I know some of you are thinking, “What about trees? They have wood to hold them up.”  That’s true for mature trees, but those trees come from seedlings.

The seedlings would have died without turgidity.  Mature trees will die without it, too, because their leaves will wilt.

Turgidity comes from water within the cells, not outside the cells.  A remarkable feature of cells is that they can allow water in and also prevent it from leaving.

That allows the water inside the cells to push against the cell walls and create turgidity.  As a result, plants maintain a firm structure.

Temperature Regulation:  Water is a Plant’s Air Conditioner

We discussed earlier that plant leaves have tiny openings called stomata.  The stomata support photosynthesis by opening during the day and closing at night.  While they’re open, they absorb carbon dioxide and discharge oxygen and water.

Like human sweat glands, the discharged water evaporates and cools the leaves.  If this didn’t happen, the inside of a leaf could get hot enough to kill it.

Water Improves Disease Resistance

We recognize that eating healthy food, drinking good water, and keeping clean are major steps to prevent disease.  The same things are true for plants.

Lack of water slows down or stops all the vital activities in plants.  That weakens the plant and makes it vulnerable to diseases and pests.  The damage could get so bad that the plant won’t recover once it gets hydrated again.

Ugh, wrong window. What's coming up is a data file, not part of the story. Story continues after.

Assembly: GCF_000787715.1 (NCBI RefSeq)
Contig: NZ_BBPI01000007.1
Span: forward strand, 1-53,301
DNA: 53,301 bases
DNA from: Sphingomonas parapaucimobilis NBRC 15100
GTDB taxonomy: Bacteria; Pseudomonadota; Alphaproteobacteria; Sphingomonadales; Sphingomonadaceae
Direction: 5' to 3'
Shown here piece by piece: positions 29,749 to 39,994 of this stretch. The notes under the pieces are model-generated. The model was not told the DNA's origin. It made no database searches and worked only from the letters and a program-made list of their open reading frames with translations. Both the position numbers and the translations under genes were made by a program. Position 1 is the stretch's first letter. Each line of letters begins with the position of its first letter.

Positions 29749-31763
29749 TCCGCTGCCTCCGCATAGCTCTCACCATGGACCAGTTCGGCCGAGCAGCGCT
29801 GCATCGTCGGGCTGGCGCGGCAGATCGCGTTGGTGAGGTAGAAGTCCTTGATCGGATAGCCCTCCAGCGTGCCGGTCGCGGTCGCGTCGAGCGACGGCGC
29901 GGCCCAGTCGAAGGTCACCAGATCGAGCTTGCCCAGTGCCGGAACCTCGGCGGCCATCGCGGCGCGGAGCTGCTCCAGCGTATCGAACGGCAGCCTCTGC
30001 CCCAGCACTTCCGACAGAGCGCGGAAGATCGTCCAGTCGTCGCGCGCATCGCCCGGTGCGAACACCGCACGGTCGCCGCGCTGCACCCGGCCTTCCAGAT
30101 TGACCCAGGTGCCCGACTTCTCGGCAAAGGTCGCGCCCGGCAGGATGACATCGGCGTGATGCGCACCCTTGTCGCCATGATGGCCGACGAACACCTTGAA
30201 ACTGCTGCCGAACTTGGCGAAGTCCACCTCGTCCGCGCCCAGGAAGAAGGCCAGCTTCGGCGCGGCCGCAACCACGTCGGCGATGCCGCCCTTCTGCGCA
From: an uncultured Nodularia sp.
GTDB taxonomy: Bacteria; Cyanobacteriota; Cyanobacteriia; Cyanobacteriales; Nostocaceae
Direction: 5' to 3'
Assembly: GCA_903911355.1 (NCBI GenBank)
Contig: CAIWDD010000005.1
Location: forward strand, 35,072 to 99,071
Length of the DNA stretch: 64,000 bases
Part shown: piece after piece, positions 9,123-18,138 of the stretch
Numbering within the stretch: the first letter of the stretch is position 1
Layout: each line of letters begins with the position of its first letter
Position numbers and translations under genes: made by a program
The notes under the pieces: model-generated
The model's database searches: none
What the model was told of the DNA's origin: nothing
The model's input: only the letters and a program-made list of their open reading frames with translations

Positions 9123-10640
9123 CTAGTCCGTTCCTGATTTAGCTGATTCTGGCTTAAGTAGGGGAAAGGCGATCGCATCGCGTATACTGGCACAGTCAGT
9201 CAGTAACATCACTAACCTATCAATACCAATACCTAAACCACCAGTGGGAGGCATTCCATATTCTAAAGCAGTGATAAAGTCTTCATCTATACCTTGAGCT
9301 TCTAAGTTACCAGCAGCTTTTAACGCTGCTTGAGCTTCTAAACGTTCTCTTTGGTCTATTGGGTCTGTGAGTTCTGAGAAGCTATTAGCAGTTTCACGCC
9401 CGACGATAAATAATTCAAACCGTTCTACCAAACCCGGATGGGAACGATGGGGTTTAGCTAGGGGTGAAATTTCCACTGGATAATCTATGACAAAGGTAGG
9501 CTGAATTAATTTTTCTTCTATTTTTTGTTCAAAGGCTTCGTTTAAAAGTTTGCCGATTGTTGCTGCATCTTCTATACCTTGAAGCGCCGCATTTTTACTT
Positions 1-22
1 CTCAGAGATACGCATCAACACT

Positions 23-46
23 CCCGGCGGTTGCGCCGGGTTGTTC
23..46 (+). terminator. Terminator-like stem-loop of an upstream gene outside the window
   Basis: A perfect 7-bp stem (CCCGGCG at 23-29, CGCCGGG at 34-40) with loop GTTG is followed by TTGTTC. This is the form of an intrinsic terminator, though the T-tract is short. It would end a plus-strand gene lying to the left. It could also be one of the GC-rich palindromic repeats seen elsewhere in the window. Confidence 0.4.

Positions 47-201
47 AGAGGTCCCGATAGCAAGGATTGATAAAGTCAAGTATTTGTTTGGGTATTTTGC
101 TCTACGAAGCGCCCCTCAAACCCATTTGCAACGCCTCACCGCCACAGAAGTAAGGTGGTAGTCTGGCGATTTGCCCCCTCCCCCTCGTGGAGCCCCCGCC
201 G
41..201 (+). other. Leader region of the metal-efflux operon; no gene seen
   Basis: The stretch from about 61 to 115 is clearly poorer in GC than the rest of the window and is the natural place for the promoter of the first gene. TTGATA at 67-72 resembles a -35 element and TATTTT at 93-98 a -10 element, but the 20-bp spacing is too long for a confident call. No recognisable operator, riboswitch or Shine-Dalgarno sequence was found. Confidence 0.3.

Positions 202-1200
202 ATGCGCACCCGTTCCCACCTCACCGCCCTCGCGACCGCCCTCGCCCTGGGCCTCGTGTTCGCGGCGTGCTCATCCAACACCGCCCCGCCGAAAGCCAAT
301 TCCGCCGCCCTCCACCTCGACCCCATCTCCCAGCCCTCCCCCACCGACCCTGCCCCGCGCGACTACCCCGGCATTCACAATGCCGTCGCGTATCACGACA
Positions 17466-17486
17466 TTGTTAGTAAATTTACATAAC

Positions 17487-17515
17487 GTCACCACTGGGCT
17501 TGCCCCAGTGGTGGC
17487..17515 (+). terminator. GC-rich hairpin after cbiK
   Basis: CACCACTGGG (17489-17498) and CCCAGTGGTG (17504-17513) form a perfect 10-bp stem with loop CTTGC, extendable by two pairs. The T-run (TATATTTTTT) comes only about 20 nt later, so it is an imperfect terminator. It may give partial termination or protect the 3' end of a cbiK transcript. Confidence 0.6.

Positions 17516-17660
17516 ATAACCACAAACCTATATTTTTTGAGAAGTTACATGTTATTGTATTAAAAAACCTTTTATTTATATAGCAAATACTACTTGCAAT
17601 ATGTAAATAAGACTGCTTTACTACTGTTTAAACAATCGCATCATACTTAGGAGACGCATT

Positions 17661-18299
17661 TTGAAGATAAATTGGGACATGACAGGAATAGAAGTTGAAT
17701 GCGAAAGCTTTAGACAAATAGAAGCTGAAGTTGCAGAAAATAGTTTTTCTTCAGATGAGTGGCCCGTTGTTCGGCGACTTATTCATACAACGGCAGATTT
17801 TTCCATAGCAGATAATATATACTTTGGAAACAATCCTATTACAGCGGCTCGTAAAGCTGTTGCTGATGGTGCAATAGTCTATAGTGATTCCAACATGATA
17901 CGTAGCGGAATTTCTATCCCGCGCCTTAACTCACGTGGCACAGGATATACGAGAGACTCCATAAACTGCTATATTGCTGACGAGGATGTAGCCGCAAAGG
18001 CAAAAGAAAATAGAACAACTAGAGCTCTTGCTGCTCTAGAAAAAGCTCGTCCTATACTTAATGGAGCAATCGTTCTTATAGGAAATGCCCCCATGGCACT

Water Transports Hormones and Enzymes

Living things make small amounts of enzymes and hormones to support their existence.  Since the quantities are small, they need something to transport them through the organism.  Whether it’s plant sap or blood serum, the main ingredient of the transporter is water.

Water Dilutes Waste

Inside the plant, lenticels and stomata discharge some of the wastes formed as plants grow.  Water carries other wastes for storage in the bark, roots, or leaves.

This internal storage of wastes turns out to be another miracle in plant design.  What the plant considers waste (like oxygen) benefits humans and other life.  Some of these wastes also protect the plant and repel pests.

Internal plant wastes start with water.  These “wastes” include resins, gums, rubbers, tannins, and essential oils.  Remember the role water played the next time you enjoy the smell of cedar or the taste of sassafras.